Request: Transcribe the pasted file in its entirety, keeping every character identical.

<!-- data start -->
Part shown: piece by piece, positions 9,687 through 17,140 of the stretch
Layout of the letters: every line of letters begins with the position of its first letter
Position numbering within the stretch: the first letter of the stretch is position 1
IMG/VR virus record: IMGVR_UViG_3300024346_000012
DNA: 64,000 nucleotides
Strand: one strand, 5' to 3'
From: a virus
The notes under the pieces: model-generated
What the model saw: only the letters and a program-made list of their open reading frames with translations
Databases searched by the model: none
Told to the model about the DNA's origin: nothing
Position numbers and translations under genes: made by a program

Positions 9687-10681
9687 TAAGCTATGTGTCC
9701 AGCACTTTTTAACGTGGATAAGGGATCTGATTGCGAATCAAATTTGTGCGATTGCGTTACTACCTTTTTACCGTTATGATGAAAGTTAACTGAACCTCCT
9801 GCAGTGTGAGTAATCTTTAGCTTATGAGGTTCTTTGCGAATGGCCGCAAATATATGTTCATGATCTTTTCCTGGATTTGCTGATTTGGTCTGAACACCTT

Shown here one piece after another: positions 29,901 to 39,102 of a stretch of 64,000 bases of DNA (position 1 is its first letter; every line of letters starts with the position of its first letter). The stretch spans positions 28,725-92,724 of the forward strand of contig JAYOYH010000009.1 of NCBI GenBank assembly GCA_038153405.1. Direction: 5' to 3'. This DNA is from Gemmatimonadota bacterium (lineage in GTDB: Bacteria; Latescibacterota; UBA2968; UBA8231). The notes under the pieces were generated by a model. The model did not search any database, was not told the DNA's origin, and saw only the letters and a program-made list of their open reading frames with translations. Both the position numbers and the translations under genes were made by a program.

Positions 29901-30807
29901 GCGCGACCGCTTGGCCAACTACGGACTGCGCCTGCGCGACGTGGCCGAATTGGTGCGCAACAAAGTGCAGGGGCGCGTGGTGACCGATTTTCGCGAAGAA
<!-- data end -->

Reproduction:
Part shown: piece by piece, positions 9,687 through 17,140 of the stretch
Layout of the letters: every line of letters begins with the position of its first letter
Position numbering within the stretch: the first letter of the stretch is position 1
IMG/VR virus record: IMGVR_UViG_3300024346_000012
DNA: 64,000 nucleotides
Strand: one strand, 5' to 3'
From: a virus
The notes under the pieces: model-generated
What the model saw: only the letters and a program-made list of their open reading frames with translations
Databases searched by the model: none
Told to the model about the DNA's origin: nothing
Position numbers and translations under genes: made by a program

Positions 9687-10681
9687 TAAGCTATGTGTCC
9701 AGCACTTTTTAACGTGGATAAGGGATCTGATTGCGAATCAAATTTGTGCGATTGCGTTACTACCTTTTTACCGTTATGATGAAAGTTAACTGAACCTCCT
9801 GCAGTGTGAGTAATCTTTAGCTTATGAGGTTCTTTGCGAATGGCCGCAAATATATGTTCATGATCTTTTCCTGGATTTGCTGATTTGGTCTGAACACCTT

Shown here one piece after another: positions 29,901 to 39,102 of a stretch of 64,000 bases of DNA (position 1 is its first letter; every line of letters starts with the position of its first letter). The stretch spans positions 28,725-92,724 of the forward strand of contig JAYOYH010000009.1 of NCBI GenBank assembly GCA_038153405.1. Direction: 5' to 3'. This DNA is from Gemmatimonadota bacterium (lineage in GTDB: Bacteria; Latescibacterota; UBA2968; UBA8231). The notes under the pieces were generated by a model. The model did not search any database, was not told the DNA's origin, and saw only the letters and a program-made list of their open reading frames with translations. Both the position numbers and the translations under genes were made by a program.

Positions 29901-30807
29901 GCGCGACCGCTTGGCCAACTACGGACTGCGCCTGCGCGACGTGGCCGAATTGGTGCGCAACAAAGTGCAGGGGCGCGTGGTGACCGATTTTCGCGAAGAA